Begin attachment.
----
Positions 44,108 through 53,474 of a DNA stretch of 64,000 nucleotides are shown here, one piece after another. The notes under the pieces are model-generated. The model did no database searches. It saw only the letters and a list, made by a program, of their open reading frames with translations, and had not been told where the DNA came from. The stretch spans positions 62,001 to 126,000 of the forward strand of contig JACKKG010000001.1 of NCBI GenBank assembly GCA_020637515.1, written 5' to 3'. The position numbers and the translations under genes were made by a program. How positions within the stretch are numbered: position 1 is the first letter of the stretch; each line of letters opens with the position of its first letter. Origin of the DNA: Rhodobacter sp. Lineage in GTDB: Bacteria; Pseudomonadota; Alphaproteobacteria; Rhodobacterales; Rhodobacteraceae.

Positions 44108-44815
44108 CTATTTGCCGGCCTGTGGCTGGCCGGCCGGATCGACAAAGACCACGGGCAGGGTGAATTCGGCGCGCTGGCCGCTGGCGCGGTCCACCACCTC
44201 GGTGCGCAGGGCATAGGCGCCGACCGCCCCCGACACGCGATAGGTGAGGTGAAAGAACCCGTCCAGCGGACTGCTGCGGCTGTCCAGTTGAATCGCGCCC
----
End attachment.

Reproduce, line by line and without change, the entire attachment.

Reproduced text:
Positions 44,108 through 53,474 of a DNA stretch of 64,000 nucleotides are shown here, one piece after another. The notes under the pieces are model-generated. The model did no database searches. It saw only the letters and a list, made by a program, of their open reading frames with translations, and had not been told where the DNA came from. The stretch spans positions 62,001 to 126,000 of the forward strand of contig JACKKG010000001.1 of NCBI GenBank assembly GCA_020637515.1, written 5' to 3'. The position numbers and the translations under genes were made by a program. How positions within the stretch are numbered: position 1 is the first letter of the stretch; each line of letters opens with the position of its first letter. Origin of the DNA: Rhodobacter sp. Lineage in GTDB: Bacteria; Pseudomonadota; Alphaproteobacteria; Rhodobacterales; Rhodobacteraceae.

Positions 44108-44815
44108 CTATTTGCCGGCCTGTGGCTGGCCGGCCGGATCGACAAAGACCACGGGCAGGGTGAATTCGGCGCGCTGGCCGCTGGCGCGGTCCACCACCTC
44201 GGTGCGCAGGGCATAGGCGCCGACCGCCCCCGACACGCGATAGGTGAGGTGAAAGAACCCGTCCAGCGGACTGCTGCGGCTGTCCAGTTGAATCGCGCCC